Category Archives: marketing

Humanising the product

I ordered a book from a US online book retailer who redistributes used books in decent condition at a reduced cost compared to new books.

Besides a noble act, recycling, using some of the profits to support global literacy and reducing landfill, they also communicate on a very human and personal level, so that when the book is ready to be shipped, the book (!) writes you a letter. As below.

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Hello Joseph,

(Your book(s) asked to write you a personal note – it seemed unusual, but who are we to say no?)

Holy canasta! It’s me… it’s me! I can’t believe it is actually me! You could have picked any of over 2 million books but you picked me! I’ve got to get packed! How is the weather where you live? Will I need a dust jacket? I can’t believe I’m leaving Mishawaka, Indiana already – the friendly people, the Hummer plant, the Linebacker Lounge – so many memories. I don’t have much time to say goodbye to everyone, but it’s time to see the world!

I can’t wait to meet you! You sound like such a well read person. Although, I have to say, it sure has taken you a while! I don’t mean to sound ungrateful, but how would you like to spend five months sandwiched between Jane Eyre (drama queen) and Fundamentals of Thermodynamics (pyromaniac)? At least Jane was an upgrade from that stupid book on brewing beer. How many times did the ol’ brewmaster have one too many and topple off our shelf at 2am?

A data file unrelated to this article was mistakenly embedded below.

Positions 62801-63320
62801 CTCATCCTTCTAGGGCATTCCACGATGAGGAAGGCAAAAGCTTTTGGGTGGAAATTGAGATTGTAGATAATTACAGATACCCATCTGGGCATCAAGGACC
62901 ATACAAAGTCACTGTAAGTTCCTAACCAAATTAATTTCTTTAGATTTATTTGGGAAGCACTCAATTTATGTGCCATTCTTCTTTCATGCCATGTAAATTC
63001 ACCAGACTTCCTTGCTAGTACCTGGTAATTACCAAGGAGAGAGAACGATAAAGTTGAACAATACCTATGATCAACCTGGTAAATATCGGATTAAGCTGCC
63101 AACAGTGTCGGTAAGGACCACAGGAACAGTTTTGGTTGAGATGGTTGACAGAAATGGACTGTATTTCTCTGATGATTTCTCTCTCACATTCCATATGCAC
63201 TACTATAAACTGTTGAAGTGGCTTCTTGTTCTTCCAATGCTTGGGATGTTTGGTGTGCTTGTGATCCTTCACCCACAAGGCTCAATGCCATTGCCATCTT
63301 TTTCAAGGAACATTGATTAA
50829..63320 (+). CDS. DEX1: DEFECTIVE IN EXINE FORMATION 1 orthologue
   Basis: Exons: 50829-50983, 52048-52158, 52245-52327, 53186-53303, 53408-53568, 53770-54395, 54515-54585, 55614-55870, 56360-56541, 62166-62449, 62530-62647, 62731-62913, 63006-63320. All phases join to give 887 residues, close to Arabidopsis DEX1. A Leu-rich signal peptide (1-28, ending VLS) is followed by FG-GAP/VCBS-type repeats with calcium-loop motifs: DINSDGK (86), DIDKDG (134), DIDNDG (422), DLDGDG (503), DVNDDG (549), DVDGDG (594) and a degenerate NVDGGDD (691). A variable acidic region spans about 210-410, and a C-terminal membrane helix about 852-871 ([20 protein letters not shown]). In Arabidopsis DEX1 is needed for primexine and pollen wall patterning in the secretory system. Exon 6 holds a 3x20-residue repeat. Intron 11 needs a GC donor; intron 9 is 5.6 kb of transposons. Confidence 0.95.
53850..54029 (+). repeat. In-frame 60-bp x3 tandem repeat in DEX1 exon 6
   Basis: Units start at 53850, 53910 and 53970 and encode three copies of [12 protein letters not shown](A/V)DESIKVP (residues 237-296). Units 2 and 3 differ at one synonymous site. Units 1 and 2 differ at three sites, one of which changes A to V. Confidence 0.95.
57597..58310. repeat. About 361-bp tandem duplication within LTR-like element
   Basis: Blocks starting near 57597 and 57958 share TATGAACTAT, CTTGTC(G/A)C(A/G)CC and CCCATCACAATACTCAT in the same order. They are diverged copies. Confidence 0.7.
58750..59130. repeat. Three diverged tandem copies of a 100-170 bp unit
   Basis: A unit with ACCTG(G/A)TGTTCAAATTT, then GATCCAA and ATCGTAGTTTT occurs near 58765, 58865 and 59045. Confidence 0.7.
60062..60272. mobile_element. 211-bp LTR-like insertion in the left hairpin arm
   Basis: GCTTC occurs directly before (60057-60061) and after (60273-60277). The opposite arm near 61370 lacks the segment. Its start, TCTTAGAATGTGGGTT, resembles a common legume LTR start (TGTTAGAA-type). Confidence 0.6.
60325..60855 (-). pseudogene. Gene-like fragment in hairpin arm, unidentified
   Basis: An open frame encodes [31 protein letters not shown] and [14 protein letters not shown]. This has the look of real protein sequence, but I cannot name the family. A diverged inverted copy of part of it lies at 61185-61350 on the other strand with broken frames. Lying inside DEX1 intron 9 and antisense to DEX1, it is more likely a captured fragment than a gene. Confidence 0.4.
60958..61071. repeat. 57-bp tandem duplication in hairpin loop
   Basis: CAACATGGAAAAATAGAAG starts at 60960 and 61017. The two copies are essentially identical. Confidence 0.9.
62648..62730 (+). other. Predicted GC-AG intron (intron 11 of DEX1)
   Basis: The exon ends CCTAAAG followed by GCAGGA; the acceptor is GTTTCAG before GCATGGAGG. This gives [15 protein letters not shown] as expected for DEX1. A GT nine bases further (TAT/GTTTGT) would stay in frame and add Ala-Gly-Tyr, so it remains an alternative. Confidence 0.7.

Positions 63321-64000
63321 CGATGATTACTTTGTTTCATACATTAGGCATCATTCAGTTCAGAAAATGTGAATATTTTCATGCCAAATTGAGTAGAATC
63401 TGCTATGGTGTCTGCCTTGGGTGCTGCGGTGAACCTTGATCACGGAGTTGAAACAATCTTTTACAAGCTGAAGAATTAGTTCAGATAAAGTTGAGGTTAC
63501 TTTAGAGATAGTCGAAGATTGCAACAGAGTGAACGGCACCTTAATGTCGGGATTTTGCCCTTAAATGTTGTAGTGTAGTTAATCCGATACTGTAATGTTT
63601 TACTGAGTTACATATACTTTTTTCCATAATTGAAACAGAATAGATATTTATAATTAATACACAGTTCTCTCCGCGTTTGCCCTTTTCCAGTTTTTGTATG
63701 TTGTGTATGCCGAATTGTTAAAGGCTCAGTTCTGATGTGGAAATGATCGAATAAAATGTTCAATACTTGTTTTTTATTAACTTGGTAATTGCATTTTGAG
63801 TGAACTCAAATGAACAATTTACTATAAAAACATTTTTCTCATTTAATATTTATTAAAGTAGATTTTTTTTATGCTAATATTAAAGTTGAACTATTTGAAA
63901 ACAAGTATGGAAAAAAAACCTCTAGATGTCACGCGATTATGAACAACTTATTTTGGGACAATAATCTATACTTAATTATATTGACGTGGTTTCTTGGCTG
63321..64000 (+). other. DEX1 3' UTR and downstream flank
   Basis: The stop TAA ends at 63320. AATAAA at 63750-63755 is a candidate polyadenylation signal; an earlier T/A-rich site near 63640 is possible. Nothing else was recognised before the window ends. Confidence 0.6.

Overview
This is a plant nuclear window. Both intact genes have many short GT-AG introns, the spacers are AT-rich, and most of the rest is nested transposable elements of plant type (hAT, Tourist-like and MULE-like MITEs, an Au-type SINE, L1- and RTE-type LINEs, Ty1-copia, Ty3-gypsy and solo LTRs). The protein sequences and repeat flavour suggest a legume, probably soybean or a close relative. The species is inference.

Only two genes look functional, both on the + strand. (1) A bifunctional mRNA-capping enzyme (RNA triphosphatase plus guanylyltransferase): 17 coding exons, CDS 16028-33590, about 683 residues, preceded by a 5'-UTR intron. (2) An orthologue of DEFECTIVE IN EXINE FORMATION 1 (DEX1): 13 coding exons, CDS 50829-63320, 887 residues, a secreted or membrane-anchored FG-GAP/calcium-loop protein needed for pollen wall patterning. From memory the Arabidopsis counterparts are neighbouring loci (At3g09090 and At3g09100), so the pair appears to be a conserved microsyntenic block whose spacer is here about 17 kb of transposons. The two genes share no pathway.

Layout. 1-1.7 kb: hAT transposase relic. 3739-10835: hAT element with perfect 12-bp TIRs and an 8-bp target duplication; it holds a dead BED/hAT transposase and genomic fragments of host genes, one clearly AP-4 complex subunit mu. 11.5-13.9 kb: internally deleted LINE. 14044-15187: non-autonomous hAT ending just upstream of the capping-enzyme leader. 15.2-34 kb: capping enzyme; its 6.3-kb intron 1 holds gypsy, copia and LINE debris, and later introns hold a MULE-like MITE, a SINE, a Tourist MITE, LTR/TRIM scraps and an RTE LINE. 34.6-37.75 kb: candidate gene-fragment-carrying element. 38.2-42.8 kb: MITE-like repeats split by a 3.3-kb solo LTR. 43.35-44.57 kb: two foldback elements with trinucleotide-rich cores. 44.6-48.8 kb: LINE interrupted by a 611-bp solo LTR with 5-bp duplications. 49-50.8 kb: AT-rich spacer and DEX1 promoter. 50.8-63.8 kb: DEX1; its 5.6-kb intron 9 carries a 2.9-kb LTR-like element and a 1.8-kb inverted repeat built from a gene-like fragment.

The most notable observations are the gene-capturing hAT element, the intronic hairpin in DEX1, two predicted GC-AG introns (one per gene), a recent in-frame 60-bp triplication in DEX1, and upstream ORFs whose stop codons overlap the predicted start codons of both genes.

I know the trip to meet you will be long and fraught with peril, but after the close calls I’ve had, I’m ready for anything (besides, some of my best friends are suspense novels). Just five months ago, I thought I was a goner. My owner was moving and couldn’t take me with her. I was sure I was landfill bait until I ended up in a Better World Books book drive bin. Thanks to your socially conscious book shopping, I’ve found a new home. Even better, your book buying dollars are helping kids read from Brazil to Botswana.

But hey, enough about me, I’ve been asked to brief you on a few things:

We sent your order to the following address:

Joseph Ortenzi
123 Your Street
Sydney, NSW 2000
AU

Order #: XXXXXXXXXXX

We provide quick shipping service to all our customers. You chose International Mail shipping, your book should arrive within 10 – 21 business days. Some shipments may take slightly longer to arrive.

At this time, we are not able to offer tracking on our International Mail shipments.

If you have any questions or concerns, please email my friends in Customer Care at help@betterworldbooks.com. If you could please include your order number (XXXXXXXXXXX) that would be very helpful.

Eagerly awaiting our meeting,

Change by Design: How Design Thinking Transforms Organizations and Inspires Innovation

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One way of personalising an otherwise impersonal service, with a very human voice.

Nice

NIDA Teaching Session

Updated: 05/9/09

Cultural Antropology

An antropological introduction to YouTube

mwesch you tube channel

Copyright and Neworking

Creative Commons Australia

LinkedIn.com

Free technologies

Youtube.com.au

vimeo.com

flickr.com

WordPress resources:

wordpress.org

instantshift.com

Slideshow plugins

shadowbox JS

Free wordpress themes

ashford.turtleinteractive.com

www.freewpthemes.net

www.smashingmagazine.com/2008/01/08/100-excellent-free-high-quality-wordpress-themes/

wordpress.org/extend/themes

Some Photo-blogging themes

Standards compliance